Tag Archives: Thermal Mass

Thermal Comfort and Star Ratings

Thermal Comfort and Star Ratings

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As explained in our previous article: the perception of temperature is more important than the temperature itself, when it comes to comfort.

In Australia, energy rating assessments are done pre-construction, assuming competent application of all insulation and building materials as well as draught sealing all wall penetrations.

However, common construction practices often demonstrate misapplications and air leakages. Sadly, although there are regulations in place on how to install insulation and how to seal of wall penetrations, there is no one really responsible for checking all those details, neither the builder, nor the architect, nor the building surveyor. In fact, some tradies even take out insulation, so that they can work easier around cables, fixtures and fittings and don’t bother to put the insulation back in. For sure, as soon as the plasterboard sheets are one no one can even see the problem.

This means that although in theory the house should be energy efficient, the reality will be far from that. It will be draughty inside. Cold air can come in. The energy bills will be way higher than the energy rating did predict. And, as explained in our article about thermal comfort, it will be hard to feel comfortable inside your ‘well insulated’ home.

In Europe, energy efficiency is most often assessed or checked post construction, with special attention to the prevention of thermal bridges. Some countries require airtight buildings, and amongst other things, double glazing, solar energy for hot water and heating systems, the usage of storm water, greywater recycling, recycled materials and product life cycle considerations to minimise energy demand and carbon footprint.

Conclusion

A good star rating, well performing insulation and building materials are not a guarantee for well performing homes and for feeling comfortable inside the house. The building envelope needs to be treated as a delicate continuous shell. Each small gap and leakage will impair the energy efficiency and the well being of the occupants. It is essential to consider the end product in order to determine how energy efficient a building really is.

The Difference between Air-Leakage & Ventilation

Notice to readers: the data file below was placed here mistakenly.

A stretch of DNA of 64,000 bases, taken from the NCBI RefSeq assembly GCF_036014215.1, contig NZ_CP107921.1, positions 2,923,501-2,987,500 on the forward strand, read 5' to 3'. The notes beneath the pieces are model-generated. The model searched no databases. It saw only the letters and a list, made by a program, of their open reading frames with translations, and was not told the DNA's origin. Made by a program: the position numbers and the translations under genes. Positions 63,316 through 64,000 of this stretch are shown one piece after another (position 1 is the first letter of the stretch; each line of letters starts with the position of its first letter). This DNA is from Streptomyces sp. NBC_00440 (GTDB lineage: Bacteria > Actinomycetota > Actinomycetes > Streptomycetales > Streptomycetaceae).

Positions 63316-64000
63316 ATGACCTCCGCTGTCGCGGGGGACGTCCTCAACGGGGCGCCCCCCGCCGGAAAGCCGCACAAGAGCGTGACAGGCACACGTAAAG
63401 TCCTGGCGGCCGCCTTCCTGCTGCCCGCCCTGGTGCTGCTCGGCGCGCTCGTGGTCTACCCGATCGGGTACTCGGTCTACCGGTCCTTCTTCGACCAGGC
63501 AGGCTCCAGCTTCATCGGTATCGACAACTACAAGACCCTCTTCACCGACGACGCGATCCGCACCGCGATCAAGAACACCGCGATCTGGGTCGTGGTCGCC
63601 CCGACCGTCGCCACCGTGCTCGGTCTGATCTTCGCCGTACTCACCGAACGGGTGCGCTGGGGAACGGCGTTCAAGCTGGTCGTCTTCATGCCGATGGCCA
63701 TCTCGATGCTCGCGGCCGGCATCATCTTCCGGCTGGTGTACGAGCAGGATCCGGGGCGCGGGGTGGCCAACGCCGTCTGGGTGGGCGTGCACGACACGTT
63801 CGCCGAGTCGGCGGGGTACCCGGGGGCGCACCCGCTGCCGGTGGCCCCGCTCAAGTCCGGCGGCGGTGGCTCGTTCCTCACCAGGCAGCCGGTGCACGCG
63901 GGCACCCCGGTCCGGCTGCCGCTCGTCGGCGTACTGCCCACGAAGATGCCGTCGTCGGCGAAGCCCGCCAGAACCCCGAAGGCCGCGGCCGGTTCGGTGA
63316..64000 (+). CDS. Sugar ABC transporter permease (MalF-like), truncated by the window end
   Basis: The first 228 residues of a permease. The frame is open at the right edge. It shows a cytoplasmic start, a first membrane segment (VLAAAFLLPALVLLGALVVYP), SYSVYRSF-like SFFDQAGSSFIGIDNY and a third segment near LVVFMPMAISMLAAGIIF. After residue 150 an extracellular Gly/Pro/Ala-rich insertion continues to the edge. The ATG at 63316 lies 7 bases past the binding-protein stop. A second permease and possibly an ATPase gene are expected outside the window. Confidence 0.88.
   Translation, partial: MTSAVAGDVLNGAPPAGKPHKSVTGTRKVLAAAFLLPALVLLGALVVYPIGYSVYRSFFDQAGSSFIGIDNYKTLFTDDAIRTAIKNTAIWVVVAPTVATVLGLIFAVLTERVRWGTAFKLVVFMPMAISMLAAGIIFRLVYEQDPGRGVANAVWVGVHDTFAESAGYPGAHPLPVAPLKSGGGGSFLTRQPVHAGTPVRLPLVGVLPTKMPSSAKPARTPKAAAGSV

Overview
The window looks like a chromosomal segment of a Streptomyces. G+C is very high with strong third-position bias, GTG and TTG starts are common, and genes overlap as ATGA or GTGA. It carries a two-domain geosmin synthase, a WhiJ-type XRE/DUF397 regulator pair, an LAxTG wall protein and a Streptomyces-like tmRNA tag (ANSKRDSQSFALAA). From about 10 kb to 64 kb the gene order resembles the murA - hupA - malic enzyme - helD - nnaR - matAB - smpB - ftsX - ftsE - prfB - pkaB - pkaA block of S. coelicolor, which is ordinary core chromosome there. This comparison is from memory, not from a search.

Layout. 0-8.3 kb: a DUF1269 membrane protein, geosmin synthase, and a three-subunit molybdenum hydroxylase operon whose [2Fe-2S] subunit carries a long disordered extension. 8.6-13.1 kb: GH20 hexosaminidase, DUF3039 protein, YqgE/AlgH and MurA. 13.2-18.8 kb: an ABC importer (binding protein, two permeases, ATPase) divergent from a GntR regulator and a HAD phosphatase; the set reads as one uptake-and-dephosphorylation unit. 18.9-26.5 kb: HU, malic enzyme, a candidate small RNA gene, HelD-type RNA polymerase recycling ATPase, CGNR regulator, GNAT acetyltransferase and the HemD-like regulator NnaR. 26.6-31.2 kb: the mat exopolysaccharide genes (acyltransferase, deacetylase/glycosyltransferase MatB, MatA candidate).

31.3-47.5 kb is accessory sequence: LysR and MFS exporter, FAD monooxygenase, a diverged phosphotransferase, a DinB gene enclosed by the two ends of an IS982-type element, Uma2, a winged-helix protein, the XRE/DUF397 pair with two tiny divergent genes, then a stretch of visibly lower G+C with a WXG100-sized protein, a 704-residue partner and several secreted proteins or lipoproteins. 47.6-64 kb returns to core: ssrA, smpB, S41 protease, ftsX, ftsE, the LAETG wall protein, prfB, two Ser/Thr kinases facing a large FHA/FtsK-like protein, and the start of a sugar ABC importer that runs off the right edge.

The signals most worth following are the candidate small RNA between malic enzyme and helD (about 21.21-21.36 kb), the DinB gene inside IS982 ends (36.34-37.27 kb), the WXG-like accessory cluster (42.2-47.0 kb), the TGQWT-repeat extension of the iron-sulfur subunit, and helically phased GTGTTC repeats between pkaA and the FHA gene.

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Ventilation
Ventilation is the active process of “changing” or replacing air to regulate temperature and moisture. It should always occur under controlled conditions, by opening windows or with ceiling or exhaust fans, NOT through gaps and air-leakage. Ventilation is important to support the ability of thermal mass to absorb and release heat in order to regulate the indoor temperature.

It is necessary to ascertain where natural breezes are to locate the windows accordingly. Landscaping and other buildings can influence and obstruct air flow; therefore it is necessary to visit and check the site before locating windows. Cool summer breezes in and around Melbourne usually come from south; detailed information can be found from the Bureau of Meteorology (BOM) web site.
The less gaps and air-leakage occur the air-tighter a building gets. Therefore regular ventilation is mandatory to renew oxygen and discharge odours, water vapour, carbon dioxide and other contaminations.

For instance, in Germany it’s recommended to cross-ventilate every day for a few minutes, even in winter. If the occupants forget to ventilate regularly, water vapour will be trapped inside and will lead to mildew and mould on the walls and the ceilings.

Cross-ventilation
Openable windows and external doors should be located on different sides of the home, with less than 8 metres distance between them to allow for adequate and effective air flow. Cooler air enters the building where the breeze is loctated, passes through the building and exits on the other side. The warm air inside gets replaced by fresh and cooler air.

Thermal Mass and Heating Choices

thermal massIn most European countries, thermal mass is used as a matter of course. Although it takes  longer to heat up a house which contains a lot of thermal mass, it also takes a long time to cool down again. The thermal mass releases constant heat to the rooms and therefore heaters only need to be on a low setting or turned off completely.

Unlike in Australia, split systems and ducted heating are rarely used overseas as they use only convective heat. The main focus lies on radiant heaters as they heat thermal mass. The main form of heating in Europe is hydronic heating, mostly in form of hydronic heating panels, but also as in slab heating. Other sources of radiant heat are wood or gas fire places. Hydronic heating is also way more allergy friendly than ducted heating or split systems. But this is more the subject for a separate blog post.